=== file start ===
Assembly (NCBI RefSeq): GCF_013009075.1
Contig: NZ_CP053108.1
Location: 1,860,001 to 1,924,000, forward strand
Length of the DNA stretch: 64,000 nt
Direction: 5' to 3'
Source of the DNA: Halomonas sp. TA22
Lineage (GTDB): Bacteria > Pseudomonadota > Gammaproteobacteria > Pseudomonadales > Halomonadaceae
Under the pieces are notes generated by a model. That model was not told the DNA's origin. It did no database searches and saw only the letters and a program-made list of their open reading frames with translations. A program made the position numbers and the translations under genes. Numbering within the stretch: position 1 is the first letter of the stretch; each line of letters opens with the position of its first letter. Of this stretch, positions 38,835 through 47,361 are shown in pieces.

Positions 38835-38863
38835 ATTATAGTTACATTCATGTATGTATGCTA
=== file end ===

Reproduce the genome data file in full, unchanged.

Assembly (NCBI RefSeq): GCF_013009075.1
Contig: NZ_CP053108.1
Location: 1,860,001 to 1,924,000, forward strand
Length of the DNA stretch: 64,000 nt
Direction: 5' to 3'
Source of the DNA: Halomonas sp. TA22
Lineage (GTDB): Bacteria > Pseudomonadota > Gammaproteobacteria > Pseudomonadales > Halomonadaceae
Under the pieces are notes generated by a model. That model was not told the DNA's origin. It did no database searches and saw only the letters and a program-made list of their open reading frames with translations. A program made the position numbers and the translations under genes. Numbering within the stretch: position 1 is the first letter of the stretch; each line of letters opens with the position of its first letter. Of this stretch, positions 38,835 through 47,361 are shown in pieces.

Positions 38835-38863
38835 ATTATAGTTACATTCATGTATGTATGCTA